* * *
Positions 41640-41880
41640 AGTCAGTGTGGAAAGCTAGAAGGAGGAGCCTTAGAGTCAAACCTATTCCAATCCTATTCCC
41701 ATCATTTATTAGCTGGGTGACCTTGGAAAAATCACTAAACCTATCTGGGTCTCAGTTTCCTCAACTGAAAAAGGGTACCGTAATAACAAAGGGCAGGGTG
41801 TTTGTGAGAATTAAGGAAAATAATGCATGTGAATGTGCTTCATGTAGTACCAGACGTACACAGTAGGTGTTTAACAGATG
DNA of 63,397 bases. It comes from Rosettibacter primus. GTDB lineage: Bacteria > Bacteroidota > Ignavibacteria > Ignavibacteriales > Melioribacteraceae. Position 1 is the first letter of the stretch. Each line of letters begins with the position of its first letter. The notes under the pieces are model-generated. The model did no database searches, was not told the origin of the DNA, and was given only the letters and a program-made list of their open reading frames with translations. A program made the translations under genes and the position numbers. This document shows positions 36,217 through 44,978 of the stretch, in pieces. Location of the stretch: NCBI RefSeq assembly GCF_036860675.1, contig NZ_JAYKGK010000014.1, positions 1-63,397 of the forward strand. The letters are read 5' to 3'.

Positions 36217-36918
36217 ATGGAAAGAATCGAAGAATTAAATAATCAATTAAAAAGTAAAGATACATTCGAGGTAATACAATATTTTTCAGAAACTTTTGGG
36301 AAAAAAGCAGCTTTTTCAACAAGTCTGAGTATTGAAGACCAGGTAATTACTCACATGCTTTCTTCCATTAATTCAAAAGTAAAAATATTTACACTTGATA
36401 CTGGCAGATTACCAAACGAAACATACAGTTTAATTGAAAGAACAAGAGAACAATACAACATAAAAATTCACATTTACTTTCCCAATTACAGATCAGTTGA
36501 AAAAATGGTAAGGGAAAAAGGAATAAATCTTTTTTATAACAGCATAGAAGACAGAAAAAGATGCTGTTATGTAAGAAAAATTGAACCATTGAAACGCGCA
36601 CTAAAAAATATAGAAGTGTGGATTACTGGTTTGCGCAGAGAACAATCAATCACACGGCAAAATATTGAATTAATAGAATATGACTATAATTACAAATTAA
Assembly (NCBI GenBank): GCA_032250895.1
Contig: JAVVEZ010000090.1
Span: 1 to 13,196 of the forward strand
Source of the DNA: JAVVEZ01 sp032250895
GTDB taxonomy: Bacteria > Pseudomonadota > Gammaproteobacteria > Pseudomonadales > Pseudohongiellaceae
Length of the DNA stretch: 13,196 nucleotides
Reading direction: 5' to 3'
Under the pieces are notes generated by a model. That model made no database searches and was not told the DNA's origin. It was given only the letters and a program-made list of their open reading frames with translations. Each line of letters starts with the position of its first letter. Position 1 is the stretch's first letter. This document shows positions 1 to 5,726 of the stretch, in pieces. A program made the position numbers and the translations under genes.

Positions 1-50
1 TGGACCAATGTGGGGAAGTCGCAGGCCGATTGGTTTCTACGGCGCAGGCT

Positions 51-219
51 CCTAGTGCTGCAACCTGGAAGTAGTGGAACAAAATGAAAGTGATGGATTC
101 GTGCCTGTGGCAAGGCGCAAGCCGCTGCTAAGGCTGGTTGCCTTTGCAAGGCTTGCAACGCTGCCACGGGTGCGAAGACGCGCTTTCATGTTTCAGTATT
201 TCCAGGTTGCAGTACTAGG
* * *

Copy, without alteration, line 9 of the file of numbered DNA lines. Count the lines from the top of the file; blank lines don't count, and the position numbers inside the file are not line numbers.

36401 CTGGCAGATTACCAAACGAAACATACAGTTTAATTGAAAGAACAAGAGAACAATACAACATAAAAATTCACATTTACTTTCCCAATTACAGATCAGTTGA